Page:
The Northern California Cancer Center tells us that lung cancer is the leading cause of cancer death and occurs even in non-smokers. It also occurs differently among ethnic groups.
New data supports the idea that women are more likely than men to have non-smoking-associated lung cancer.
Asian-Americans are found to have lower incidence rates of non-small cell lung cancer than whites, with South Asians having the lowest rates. Researchers have also found that foreign-born Asians have a higher rate than U.S.-born Asians, which may be due to factors other than smoking, especially among women.
What You Can Do:
Don't ever smoke or stop smoking if you do. While it's possible to get lung cancer even if you don't smoke, smoking causes more than 80% of lung cancer deaths.
- NCI Smoking Quitline 1-877-44U-QUIT; TTY: 1-800-332-8615. Call within the US, Monday - Friday 9:00 a.m. to 4:30 p.m. local time.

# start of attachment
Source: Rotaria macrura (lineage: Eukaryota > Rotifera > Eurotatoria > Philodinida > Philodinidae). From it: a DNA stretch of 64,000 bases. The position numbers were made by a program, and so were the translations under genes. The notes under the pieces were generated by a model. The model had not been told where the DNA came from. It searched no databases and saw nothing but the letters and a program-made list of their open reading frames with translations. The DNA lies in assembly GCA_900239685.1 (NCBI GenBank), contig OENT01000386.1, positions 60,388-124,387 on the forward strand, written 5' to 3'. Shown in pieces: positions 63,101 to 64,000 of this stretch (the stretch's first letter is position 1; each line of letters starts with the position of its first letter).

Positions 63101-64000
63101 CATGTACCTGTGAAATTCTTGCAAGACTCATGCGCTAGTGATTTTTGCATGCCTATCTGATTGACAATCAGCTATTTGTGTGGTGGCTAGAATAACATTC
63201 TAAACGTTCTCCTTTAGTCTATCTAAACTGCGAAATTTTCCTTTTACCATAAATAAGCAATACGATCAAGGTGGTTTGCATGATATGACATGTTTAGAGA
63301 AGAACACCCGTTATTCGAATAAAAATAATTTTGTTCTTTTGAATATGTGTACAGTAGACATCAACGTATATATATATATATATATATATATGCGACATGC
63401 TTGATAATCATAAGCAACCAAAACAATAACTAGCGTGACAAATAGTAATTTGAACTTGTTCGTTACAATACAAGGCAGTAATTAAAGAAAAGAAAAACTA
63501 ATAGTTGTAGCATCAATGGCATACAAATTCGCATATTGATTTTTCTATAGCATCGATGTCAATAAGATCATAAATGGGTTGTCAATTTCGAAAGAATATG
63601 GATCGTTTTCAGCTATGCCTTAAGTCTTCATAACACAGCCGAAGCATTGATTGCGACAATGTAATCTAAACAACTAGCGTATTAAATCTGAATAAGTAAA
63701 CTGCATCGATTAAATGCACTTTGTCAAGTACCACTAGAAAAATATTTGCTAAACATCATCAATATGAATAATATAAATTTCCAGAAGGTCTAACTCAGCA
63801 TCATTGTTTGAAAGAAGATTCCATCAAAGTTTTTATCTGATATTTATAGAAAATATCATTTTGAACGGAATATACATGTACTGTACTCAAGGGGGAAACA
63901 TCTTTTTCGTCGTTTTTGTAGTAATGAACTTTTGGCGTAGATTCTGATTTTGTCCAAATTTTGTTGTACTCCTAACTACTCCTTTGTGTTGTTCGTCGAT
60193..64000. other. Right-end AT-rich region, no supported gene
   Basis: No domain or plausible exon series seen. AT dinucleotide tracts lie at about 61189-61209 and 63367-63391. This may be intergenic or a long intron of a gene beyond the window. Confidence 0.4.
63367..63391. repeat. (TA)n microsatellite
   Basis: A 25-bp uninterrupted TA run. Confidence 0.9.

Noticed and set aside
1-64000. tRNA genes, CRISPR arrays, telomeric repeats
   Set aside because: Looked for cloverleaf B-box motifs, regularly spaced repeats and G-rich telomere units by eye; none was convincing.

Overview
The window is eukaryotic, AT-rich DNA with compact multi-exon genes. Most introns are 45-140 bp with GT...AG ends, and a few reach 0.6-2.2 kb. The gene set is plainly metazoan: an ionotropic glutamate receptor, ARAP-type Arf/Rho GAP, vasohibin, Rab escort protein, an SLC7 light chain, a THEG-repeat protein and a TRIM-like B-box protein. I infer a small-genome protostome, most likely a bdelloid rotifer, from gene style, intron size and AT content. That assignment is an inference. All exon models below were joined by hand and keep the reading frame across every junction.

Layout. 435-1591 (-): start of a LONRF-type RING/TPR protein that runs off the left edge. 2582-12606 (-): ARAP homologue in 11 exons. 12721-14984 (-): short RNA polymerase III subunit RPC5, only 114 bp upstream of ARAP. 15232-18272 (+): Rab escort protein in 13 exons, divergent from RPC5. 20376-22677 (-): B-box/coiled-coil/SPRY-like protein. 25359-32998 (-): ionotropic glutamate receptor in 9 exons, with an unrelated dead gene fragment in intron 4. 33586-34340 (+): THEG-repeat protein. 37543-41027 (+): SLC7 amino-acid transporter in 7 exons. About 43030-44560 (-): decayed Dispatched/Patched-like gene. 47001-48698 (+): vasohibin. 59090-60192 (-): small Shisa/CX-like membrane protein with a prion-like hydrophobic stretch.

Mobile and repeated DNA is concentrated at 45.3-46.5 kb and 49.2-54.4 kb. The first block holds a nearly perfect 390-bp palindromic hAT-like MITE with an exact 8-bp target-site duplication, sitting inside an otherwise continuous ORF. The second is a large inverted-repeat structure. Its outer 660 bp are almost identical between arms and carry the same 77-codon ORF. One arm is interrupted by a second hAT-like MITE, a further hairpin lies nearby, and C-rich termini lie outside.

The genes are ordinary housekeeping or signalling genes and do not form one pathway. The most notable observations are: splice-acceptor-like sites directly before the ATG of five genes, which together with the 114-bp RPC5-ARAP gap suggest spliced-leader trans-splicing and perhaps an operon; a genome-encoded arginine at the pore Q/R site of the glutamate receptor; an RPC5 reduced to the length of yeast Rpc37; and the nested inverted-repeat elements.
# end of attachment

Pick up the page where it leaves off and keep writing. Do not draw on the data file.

Avoid exposure to radon gas, asbestos, or areas of high air pollution, including second-hand smoke
Consider getting screened with a chest x-ray or spiral CT scan. If there is a history of lung cancer in your family and you have habits or symptoms that suggest you have a higher risk of lung cancer. As with most cancers, early detection can increase chances for survival.
Support more research of this deadly disease. NCCC Scientists are currently seeking funding to study risk factors for in Asian and Latina women who have never smoked. Identifying risk factors can inform the study of lung cancer in all groups, leading to more effective prevention.